In Evans’ debut novel, a former teacher, haunted by a phantom, learns to move beyond fear and toward acceptance.
Katy Welborn McAndrews is a breast cancer survivor, but despite being cancer-free for three years, her doctor advises her against getting pregnant, as it could raise the risk that the cancer will return. Then Katy receives a visit from the spirit of her beloved grandmother, who died 11 years ago. Despite her death, it appears that Gram hasn’t lost the usual spring in her step. During her frequent visitations and reminiscences, she and Katy pore through their pasts, uncovering old hurts and fears along the way. Despite the somewhat familiar nature of the narrative, Evans throws in a few twists and turns; for example, an early plot thread about Katy’s uncle Rollie and younger sister Wendy appears to be heading toward predictable territory, but takes an unexpected, sharp turn to become an exploration of heredity, and how a child’s perceptions shape the adult they later become. Although the fearful nature of Evans’ protagonist can be occasionally wearying, Katy still comes across as a realistic portrayal of a trauma survivor, and her steps toward freedom as she escapes the shackles of her past feel earned. The ghostly Gram is also a fully realized character, offering verve, timidity, and regret in varying measures as Katy’s understanding of her deepens. That said, other secondary players feel flat and underdeveloped, and the chronology of the narrative feels unclear. Overall, though, Katy and Gram’s story has moments of wit and sublime epiphany.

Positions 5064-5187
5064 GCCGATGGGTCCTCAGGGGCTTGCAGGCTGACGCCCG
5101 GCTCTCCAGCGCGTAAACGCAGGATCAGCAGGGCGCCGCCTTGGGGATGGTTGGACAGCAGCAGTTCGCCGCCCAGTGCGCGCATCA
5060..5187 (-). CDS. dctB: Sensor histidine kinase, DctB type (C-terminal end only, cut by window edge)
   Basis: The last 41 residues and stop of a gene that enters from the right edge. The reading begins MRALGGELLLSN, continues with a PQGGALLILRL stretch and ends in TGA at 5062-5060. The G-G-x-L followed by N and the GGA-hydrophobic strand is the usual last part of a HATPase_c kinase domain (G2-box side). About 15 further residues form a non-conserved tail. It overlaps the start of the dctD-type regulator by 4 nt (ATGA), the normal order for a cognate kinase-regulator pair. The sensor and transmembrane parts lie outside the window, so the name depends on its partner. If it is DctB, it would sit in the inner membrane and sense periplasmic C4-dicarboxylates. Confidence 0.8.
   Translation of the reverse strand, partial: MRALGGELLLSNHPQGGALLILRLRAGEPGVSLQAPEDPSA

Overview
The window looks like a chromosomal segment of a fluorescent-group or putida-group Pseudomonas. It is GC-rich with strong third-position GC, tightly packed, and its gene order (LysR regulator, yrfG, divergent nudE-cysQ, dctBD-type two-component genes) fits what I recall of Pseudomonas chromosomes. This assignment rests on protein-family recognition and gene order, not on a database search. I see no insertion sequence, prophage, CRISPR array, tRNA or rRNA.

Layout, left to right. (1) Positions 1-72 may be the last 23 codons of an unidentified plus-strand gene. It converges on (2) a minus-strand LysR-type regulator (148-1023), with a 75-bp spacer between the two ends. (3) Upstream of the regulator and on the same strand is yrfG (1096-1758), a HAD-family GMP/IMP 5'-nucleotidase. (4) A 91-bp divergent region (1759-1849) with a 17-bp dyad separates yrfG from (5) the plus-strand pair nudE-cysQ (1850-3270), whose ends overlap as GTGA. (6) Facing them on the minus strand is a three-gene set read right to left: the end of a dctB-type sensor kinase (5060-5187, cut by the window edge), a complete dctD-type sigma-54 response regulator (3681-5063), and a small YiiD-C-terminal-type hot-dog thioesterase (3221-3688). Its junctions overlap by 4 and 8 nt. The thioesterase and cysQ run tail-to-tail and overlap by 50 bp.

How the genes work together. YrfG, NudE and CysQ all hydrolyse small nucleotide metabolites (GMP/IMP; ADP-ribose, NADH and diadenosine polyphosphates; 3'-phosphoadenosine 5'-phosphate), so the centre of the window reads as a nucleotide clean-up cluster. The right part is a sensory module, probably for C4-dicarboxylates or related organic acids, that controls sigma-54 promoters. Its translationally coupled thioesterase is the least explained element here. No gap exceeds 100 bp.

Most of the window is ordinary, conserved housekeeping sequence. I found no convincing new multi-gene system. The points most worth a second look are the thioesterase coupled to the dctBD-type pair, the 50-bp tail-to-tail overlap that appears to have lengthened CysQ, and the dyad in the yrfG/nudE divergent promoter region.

A moving, if occasionally flawed, exploration of one woman’s attempt to conquer lifelong anxieties.